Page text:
Will a Reverse Mortgage Help Me in Retirement?
Reverse Mortgage Can Help in Retirement

Will a Reverse Mortgage Help Me in Retirement?

It’s not uncommon for a homeowner to take out a home equity line of credit or borrow against an existing one. A reverse mortgage can provide the funds to pay some bills and stay afloat.

Another option if you’re at least 62 with a home that’s not heavily mortgaged, is to take out a reverse mortgage. A revere mortgage gives you tax-free cash. No repayments are due, until you die or move out of the house.

However, these loans are expensive. In addition, reverse mortgages aren’t for those people who want to give their home to heirs, because most or all of the home’s equity may be eaten up by the loan principal and interest.

Fed Week’s recent article entitled “Considerations for Borrowing in Retirement” explains that reverse mortgages work best for seniors who need cash, who want to stay in their homes and who have few other options.

These HECM reverse mortgage loans are insured by the Federal Housing Administration (FHA). They let homeowners convert their home equity into cash with no monthly mortgage payments.

After getting a reverse mortgage, borrowers are still required to continue to pay property taxes and insurance. They also must maintain the home, according to FHA guidelines.

People use reverse mortgage loans to pay for home renovations, as well as medical and daily living expenses. Some homeowners who have an existing mortgage will use their reverse mortgage loan to pay off their existing mortgage and get rid of their monthly mortgage payments.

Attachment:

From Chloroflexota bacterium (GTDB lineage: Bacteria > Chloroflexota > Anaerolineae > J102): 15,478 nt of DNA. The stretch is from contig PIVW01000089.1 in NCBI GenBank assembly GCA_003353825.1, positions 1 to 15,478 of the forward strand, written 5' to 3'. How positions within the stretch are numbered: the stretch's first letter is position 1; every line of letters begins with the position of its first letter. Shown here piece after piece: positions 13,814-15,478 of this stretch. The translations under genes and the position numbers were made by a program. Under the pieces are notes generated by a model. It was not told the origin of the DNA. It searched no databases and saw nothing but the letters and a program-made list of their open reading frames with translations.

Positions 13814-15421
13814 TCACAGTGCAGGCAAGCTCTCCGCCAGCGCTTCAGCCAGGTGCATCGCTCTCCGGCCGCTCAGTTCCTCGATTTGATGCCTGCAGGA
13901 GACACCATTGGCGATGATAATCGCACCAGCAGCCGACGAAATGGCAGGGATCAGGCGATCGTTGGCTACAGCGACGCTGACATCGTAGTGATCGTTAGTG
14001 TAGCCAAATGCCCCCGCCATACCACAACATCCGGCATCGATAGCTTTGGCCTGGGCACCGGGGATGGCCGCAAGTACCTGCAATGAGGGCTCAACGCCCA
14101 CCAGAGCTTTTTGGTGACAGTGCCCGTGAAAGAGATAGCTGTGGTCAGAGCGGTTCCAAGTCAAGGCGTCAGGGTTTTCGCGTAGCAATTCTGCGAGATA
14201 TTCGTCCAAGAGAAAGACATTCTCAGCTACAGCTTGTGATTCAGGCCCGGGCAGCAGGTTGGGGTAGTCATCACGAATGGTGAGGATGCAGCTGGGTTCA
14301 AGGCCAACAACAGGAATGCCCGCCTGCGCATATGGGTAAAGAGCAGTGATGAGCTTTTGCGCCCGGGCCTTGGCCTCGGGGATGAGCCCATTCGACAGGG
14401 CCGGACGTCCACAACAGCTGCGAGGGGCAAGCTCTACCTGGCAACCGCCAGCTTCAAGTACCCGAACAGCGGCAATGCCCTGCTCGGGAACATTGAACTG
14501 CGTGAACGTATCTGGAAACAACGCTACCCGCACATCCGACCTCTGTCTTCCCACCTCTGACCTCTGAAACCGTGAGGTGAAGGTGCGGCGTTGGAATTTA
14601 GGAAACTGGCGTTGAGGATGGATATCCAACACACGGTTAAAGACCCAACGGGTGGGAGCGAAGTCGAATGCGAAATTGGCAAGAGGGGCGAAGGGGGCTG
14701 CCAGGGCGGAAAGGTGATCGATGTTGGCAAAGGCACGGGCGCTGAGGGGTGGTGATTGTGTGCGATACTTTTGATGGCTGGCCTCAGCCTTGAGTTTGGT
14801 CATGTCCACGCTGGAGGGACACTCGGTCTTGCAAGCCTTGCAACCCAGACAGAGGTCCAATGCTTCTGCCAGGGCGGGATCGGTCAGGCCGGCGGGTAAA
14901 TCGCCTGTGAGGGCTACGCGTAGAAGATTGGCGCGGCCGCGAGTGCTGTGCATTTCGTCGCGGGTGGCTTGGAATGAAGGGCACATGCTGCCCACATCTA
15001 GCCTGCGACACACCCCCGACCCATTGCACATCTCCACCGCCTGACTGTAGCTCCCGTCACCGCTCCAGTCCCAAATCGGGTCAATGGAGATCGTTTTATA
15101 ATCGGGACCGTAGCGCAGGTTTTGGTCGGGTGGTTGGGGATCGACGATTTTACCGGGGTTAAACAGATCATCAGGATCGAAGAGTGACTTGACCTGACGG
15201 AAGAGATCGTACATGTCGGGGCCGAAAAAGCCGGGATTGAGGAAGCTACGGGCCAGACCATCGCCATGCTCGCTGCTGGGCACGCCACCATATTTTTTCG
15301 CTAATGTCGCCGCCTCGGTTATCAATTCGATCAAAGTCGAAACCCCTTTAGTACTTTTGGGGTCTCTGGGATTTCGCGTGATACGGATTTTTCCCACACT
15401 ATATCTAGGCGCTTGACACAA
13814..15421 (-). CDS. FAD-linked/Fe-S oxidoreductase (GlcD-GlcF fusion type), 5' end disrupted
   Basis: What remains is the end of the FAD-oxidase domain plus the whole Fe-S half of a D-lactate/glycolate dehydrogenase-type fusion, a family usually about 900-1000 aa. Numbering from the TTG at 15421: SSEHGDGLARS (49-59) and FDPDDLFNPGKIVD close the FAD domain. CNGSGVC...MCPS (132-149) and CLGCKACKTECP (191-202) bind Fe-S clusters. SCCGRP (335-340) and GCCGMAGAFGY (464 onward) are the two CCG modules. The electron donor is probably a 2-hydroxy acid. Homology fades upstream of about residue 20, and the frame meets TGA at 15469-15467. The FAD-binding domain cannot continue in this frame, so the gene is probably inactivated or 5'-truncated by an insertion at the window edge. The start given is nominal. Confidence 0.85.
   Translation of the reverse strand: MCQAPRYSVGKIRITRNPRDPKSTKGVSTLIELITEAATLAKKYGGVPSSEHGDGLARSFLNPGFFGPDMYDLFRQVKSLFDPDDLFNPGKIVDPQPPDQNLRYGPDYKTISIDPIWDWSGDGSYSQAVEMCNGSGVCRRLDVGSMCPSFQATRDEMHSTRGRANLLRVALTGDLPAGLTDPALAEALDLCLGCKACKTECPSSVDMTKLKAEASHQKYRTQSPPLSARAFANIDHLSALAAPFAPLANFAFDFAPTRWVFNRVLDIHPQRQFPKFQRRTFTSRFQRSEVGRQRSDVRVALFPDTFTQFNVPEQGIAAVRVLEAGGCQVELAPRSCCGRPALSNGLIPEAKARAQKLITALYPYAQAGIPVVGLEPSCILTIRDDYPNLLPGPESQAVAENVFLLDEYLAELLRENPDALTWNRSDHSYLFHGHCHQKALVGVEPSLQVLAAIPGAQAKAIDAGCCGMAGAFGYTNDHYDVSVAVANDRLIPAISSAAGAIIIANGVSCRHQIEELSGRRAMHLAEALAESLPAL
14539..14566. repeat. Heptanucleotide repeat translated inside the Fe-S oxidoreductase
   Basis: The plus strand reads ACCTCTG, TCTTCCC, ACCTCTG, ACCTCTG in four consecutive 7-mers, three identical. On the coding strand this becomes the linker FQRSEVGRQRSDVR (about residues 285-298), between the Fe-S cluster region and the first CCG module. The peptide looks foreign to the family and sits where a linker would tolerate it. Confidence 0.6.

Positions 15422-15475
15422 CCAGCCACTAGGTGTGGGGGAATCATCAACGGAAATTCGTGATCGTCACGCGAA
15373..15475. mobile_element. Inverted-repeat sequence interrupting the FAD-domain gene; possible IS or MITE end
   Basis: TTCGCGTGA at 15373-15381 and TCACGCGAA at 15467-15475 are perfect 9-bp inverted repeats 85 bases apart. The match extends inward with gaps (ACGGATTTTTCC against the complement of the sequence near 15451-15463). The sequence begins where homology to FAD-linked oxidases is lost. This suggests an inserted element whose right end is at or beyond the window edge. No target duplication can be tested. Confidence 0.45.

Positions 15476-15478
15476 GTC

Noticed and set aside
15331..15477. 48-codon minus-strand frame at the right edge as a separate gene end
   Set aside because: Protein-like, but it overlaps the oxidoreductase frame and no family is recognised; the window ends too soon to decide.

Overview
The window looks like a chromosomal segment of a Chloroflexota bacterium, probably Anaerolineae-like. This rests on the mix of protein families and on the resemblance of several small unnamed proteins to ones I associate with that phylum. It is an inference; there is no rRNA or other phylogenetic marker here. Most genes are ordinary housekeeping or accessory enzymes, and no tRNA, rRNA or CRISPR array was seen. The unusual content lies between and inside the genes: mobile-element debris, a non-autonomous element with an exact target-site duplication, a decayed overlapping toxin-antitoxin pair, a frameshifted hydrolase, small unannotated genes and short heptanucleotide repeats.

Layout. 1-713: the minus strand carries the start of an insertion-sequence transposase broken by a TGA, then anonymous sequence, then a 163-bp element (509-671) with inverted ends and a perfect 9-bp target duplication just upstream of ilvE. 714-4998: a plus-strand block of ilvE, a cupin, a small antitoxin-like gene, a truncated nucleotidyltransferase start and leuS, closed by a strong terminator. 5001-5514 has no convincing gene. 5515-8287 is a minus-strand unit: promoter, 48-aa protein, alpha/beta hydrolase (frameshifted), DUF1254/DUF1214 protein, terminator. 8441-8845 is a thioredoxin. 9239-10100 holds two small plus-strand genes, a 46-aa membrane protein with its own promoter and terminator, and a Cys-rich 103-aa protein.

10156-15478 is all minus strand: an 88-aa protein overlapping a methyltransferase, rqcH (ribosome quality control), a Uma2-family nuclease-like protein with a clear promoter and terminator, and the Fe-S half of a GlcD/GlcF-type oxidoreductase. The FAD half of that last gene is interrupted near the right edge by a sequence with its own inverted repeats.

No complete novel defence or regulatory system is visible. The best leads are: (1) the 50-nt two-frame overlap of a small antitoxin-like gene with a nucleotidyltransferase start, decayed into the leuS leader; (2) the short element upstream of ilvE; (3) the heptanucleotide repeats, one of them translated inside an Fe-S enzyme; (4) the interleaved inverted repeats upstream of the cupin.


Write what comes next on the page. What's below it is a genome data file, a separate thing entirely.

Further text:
When the homeowner moves, sells the house, or passes away, the loan becomes due. If the house is held until death, heirs have the option to take out a conventional mortgage, pay off the reverse mortgage and continue to live there.

Other options include loans against your life insurance or your securities portfolio.

Ask a qualified estate planning attorney or elder law lawyer how a reverse mortgage might fit into your situation.

Learn how to protect your life savings from the cost of long-term care.

Reference: Fed Week (May 16, 2019) “Considerations for Borrowing in Retirement”

The Estate Planning Conversation To Have with Your Parents
Discusing Your Parents' Estate Planning Starts With Discussing Your Own

The Estate Planning Conversation To Have with Your Parents

Sometimes the way to ease into a conversation with aging parents about money and their estate planning plans for the future, is to start by discussing your own. You want to know about their estate plan or retirement finances? Start by explaining your own estate plan, how you’ve decided to set up your estate and then ask what they’ve done for themselves.

The conversation may feel awkward the first time you start it, says the Daily Local News in the article “Ask your folks about their financial plans,” but you need to get to where everyone is comfortable having the conversation. Your parents’ plans might impact yours, and visa versa. So, it’s good to talk, “early and often” about how they are planning for retirement and the high costs of retirement, including health care.